A Swedish study could encourage schools to set aside three and a half hours of physical education per week to help boost the bone health of pre-teens, who are still growing. The study found that girls’ bones benefited the most from the increase in physical activity.
This new study encourages kids and teens to boost their bone mass from the earliest age. This can be especially important for girls, since many women discover — often at the time of menopause, around 50 years old — a bone weakness called osteoporosis, putting them at increased risk of fractures.
Researchers based in Sweden investigated the impact of school-based exercise on bone health over a seven-year period. The study focused on the mass, structure and strength of the tibia (shin bone).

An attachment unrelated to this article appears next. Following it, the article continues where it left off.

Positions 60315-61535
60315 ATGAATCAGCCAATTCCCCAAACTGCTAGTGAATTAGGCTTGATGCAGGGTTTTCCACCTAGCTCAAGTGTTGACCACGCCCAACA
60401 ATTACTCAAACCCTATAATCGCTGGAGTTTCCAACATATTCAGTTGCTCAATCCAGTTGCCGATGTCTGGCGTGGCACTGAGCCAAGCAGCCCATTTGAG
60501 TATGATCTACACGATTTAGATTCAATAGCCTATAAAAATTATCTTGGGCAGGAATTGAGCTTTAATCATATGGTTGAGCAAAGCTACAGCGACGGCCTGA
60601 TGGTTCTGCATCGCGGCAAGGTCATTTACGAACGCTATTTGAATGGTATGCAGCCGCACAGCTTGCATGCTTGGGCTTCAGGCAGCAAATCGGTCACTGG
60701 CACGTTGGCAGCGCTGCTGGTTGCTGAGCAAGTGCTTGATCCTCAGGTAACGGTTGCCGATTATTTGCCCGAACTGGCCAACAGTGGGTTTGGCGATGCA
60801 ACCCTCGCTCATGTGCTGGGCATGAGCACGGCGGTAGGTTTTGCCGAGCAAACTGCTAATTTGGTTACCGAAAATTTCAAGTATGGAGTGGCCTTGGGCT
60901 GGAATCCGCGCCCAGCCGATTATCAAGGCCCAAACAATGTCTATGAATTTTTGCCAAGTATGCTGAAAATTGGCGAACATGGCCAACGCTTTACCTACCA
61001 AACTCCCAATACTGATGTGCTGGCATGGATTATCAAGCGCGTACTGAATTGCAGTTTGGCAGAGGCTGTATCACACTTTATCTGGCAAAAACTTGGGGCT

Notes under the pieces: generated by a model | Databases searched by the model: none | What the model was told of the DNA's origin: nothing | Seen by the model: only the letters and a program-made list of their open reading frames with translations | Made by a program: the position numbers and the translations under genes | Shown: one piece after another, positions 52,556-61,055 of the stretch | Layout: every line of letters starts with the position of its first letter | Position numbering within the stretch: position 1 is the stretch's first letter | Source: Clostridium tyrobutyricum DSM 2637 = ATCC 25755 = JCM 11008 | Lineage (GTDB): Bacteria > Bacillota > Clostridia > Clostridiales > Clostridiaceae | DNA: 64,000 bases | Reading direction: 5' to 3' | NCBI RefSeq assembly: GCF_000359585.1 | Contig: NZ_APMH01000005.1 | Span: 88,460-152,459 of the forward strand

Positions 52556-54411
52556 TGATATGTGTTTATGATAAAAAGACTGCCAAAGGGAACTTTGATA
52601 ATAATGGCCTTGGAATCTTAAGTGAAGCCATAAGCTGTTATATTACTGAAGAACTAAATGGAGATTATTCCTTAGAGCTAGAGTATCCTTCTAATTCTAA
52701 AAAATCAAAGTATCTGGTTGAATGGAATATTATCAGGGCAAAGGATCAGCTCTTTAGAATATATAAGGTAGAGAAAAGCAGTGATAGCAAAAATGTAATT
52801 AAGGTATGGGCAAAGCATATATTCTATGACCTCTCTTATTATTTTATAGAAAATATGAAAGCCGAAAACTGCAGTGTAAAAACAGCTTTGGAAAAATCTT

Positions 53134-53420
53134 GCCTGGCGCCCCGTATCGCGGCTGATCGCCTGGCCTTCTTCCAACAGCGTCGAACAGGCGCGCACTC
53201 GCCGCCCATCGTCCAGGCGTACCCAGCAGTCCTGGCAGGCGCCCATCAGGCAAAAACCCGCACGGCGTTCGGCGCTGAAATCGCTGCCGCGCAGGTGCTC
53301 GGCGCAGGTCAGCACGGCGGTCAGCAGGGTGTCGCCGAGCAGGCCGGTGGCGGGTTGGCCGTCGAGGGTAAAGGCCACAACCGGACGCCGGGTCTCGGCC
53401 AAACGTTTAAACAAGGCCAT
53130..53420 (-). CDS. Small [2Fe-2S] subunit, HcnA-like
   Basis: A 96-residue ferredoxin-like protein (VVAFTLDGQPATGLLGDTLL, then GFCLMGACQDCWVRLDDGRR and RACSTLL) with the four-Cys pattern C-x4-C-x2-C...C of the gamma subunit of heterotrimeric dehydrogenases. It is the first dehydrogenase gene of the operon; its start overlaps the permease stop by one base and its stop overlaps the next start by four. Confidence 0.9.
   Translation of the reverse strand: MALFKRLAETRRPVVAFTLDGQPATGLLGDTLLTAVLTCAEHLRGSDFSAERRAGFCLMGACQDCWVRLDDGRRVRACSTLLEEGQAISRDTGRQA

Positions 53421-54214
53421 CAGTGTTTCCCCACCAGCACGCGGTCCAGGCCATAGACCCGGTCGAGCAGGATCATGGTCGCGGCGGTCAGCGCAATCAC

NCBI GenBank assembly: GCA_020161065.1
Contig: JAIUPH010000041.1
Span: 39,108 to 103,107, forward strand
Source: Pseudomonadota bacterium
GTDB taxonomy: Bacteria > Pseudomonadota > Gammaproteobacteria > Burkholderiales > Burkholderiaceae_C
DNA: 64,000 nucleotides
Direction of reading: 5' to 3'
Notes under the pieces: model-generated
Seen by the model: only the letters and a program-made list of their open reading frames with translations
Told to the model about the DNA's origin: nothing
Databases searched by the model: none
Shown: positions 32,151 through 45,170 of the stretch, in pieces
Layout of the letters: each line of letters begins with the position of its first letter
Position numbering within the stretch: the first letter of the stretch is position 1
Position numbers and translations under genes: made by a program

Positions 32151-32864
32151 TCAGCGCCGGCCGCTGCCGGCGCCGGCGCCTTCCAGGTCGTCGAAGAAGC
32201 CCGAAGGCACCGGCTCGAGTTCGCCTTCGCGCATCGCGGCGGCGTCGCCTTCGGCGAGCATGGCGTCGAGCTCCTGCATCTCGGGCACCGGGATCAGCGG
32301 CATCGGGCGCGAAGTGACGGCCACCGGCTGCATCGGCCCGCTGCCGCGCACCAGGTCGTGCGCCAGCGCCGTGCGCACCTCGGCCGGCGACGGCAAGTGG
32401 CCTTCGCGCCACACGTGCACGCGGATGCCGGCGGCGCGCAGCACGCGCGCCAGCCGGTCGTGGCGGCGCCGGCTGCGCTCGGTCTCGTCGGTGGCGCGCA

The researchers found that girls who followed a moderately intense school-based physical activity program (including activities such as gymnastics, football and basketball) had tibia bones that were stronger (by 6.9%), thicker by 2.5%) and with a better bone mass distribution, independently of their age and weight.
However, these effects were not seen in boys. The scientists suggest that since most boys were already undertaking more frequent and intense physical activity than girls before the study, the extra exercise wasn’t enough to bring added bone benefits.
The study was published in the journal of the International Osteoporosis Foundation and is available here.